Some of the questions I get from runners are not about how they're feeling during their runs, but about various issues they experience after running. For example, I often hear from runners who complain about post-run headaches, which can be a result of dehydration, or may be exercised-induced (more common when running in hot weather). Others complain about post-run muscle soreness, especially after a long run or tough speed workout.
Here are some tips for taking care of yourself post-run, especially if you're doing a long run this weekend:
- Some distance runners use ice baths to reduce post-run soreness after long runs. Ice baths are an efficient way to reduce inflammation and soreness because you'll ice your entire body at once, rather than just small areas. If you can't tolerate an ice bath, use ice packs on sore joints.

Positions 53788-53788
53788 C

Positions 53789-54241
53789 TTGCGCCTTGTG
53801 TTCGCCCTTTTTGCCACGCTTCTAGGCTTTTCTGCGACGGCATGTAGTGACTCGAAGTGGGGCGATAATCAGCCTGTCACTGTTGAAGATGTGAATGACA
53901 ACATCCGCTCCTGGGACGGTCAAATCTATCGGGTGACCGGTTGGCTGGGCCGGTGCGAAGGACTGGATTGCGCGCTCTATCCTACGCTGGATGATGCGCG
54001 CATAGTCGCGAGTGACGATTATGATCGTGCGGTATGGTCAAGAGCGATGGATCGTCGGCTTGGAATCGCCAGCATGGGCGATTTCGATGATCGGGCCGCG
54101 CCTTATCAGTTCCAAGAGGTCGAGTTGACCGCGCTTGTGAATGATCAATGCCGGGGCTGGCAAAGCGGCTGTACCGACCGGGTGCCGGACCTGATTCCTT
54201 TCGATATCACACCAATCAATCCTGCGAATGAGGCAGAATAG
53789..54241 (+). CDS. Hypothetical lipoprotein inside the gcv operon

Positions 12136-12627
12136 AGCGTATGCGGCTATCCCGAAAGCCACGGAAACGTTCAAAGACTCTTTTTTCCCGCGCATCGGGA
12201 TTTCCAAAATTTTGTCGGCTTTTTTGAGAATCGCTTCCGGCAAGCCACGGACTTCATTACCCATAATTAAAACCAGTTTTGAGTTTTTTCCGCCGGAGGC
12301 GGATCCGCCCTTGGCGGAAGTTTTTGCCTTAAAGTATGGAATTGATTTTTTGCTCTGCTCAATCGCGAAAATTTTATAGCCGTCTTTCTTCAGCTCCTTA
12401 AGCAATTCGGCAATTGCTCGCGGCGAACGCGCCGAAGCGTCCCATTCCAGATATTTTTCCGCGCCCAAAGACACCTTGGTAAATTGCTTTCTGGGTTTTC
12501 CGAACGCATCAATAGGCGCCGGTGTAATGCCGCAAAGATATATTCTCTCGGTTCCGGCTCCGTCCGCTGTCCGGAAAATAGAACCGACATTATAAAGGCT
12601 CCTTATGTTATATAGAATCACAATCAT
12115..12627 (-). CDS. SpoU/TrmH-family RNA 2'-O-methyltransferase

- Don't wait too long to eat after a long run or hard workout. Studies have shown that muscles are most receptive to rebuilding glycogen (stored glucose) stores within the first 30 minutes after exercise. If you eat soon after your workout, you can minimize muscle stiffness and soreness. A good rule of thumb for post-run food is a ratio of 1 gram of protein to 3 grams of carbs. A peanut butter and jelly sandwich or a smoothie made with fruit and yogurt is a good choice.
- Make sure that you're hydrating properly after running, especially in the summer months. Plain water is fine for re-hydrating after your run, but some runners prefer recovery drinks, such as chocolate milk (in place of a post-run snack). Do a urine check - if it's dark yellow after your run, you need to keep drinking. It should be a light lemonade color.
Talk to your doctor if you have pain that lasts more than a week and isn't responding to RICE self-treatment, or if you have any unusual post-run symptoms that are concerning you.